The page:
Clicks have been the Holy Grail of online shopping -– but what about all that time between clicks that consumers spend browsing?
A company called Decibel says it has developed technology to understand what's happening as potential customers move their cursors around a website or scroll through an app -- before they actually do click.
Five-year-old Decibel has a mission of figuring out how companies can improve the digital booking experience and avoid leaving money on the table because their sites and apps are not producing conversions, according to CEO Ben Harris. He says the company has cracked the code of the browser so his clients (among them British Airways and TUI, the European travel and tourism giant) can prioritize those revenue opportunities.
When people have a good experience online or on an app, they spend more, spend more often and refer others — making them valuable customers, he adds. Since it’s expensive to recruit first-time customers, being able to generate repeat customers is ideal. Harris claims his tools can bump conversion rates from the average 2.5% to a hefty 10%.
Harris offers this parallel: When you go into a retail store, the salesperson will watch your body language and determine if you need help. Online, there's no such assistance, which creates a great deal of frustration for the user. Until now, companies relied on data analytics, which is based heavily on clicks. What Decibel has done is to take the data between clicks and enrich it in a way that generates an entirely new set of data -- which he calls experience data.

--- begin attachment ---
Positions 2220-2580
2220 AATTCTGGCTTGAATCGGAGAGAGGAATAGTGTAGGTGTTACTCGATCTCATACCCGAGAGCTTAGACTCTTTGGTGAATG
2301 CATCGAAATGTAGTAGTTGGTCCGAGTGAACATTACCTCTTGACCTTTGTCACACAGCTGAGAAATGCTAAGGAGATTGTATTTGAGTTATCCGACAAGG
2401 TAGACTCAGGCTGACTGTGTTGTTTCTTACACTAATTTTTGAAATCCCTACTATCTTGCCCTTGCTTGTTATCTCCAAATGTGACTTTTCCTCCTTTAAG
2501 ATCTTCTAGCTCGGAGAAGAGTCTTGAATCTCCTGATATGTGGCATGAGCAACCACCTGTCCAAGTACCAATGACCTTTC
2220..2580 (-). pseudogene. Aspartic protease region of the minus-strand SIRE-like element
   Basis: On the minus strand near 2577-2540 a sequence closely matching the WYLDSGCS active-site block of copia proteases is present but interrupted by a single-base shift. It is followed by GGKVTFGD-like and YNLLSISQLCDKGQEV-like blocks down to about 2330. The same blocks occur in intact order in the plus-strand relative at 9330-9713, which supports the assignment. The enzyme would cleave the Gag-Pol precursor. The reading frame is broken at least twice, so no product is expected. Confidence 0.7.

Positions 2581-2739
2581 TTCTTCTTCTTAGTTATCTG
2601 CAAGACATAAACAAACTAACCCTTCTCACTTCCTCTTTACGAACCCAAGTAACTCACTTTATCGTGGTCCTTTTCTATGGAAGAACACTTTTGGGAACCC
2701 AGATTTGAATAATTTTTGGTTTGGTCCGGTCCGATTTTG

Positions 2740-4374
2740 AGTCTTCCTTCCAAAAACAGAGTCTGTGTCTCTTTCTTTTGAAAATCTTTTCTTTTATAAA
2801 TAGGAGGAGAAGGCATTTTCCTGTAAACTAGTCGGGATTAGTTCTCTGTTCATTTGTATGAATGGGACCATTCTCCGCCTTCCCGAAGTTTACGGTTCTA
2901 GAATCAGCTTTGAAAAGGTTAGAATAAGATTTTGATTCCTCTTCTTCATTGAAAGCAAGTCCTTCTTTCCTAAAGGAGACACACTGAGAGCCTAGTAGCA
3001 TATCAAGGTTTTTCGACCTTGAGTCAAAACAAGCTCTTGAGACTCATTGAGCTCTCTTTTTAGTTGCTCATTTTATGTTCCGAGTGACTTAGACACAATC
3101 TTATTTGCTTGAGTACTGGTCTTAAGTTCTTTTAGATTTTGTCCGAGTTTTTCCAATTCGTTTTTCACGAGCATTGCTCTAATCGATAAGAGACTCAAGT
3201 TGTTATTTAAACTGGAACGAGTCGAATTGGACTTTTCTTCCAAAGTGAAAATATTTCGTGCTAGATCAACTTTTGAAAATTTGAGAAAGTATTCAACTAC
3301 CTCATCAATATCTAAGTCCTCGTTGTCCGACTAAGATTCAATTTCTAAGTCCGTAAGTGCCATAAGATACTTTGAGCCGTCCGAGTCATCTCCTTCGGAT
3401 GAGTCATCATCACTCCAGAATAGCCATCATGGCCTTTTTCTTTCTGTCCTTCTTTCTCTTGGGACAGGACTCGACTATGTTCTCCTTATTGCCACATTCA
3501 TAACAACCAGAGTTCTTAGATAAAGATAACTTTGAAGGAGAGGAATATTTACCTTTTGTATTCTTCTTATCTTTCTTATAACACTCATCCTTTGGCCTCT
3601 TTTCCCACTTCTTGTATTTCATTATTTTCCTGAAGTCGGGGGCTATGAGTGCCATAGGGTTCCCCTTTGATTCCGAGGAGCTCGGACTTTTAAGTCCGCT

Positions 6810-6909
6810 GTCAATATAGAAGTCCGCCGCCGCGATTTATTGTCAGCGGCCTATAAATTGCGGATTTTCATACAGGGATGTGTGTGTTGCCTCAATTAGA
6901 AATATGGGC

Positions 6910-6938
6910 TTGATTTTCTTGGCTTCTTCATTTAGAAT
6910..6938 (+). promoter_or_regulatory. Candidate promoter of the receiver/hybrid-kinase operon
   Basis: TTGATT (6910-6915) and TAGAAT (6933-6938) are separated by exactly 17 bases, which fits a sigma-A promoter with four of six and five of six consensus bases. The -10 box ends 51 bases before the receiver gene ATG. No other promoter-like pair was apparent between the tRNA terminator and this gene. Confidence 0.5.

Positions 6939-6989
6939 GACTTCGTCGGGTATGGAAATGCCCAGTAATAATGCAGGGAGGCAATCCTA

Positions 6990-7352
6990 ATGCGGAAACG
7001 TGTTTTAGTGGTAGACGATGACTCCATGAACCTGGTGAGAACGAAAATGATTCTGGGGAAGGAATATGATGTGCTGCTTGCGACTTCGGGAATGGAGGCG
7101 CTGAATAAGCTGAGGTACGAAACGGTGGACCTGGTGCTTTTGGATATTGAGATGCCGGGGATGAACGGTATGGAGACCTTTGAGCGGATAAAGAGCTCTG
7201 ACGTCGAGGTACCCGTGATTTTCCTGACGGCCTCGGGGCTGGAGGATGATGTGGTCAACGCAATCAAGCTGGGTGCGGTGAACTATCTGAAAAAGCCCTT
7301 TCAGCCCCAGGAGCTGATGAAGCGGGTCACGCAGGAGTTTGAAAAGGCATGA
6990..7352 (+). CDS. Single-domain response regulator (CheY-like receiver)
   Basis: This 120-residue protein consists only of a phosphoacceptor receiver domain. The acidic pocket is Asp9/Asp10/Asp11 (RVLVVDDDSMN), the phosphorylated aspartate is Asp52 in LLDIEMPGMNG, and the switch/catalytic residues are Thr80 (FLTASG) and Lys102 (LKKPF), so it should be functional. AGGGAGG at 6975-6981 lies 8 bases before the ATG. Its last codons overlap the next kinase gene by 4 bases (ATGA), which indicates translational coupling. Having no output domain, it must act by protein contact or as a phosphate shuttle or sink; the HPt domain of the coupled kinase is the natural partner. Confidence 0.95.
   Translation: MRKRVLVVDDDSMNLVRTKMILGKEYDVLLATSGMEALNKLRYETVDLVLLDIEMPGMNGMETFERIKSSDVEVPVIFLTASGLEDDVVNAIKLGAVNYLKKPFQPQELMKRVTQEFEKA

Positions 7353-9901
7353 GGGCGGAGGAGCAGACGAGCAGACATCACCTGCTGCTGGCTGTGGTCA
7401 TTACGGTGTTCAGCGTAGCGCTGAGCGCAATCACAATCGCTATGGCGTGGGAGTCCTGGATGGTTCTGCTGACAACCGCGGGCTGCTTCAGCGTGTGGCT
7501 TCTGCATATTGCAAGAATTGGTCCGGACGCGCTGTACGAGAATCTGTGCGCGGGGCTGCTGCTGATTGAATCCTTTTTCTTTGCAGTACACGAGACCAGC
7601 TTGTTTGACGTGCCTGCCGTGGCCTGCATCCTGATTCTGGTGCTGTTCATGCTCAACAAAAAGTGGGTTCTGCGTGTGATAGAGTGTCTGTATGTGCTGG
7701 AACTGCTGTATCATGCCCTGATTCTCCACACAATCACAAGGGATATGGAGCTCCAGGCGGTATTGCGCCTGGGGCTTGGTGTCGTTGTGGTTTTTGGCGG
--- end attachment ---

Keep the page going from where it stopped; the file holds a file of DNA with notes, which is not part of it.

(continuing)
That data has been broken down into new metrics, such as the distance someone moves a mouse, how fast it is moved, directional changes, scrolling behaviors, etc. Decibel can actually see what words people are reading and determine whether or not they are really engaged.
With all that, Decibel can detect common behaviors and act on them. Example: what Decibel calls a “bird’s nest” is when a browser is confused by a site and moves the cursor all over the page in an erratic way. That’s an indication something is not right, says Harris.
Data is fed into Decibel’s machine learning algorithms, which come up with scores on interactions. From those scores, clients can learn where problems exist and how they might be resolved. Companies can actually get a video replay of how consumers behaved on their sites and apps.
As this tool becomes more and more targeted, Decibel will be able to pop up a message on a site that says “We see you’re having a problem and here’s how to solve it.” Harris says Decibel can then lead a “journey orchestration," keeping someone on their path toward a purchase.
There may be no silver bullet that will get travelers to make that final purchase click -- but knowing how they deploy a mouse before that click can be valuable information indeed.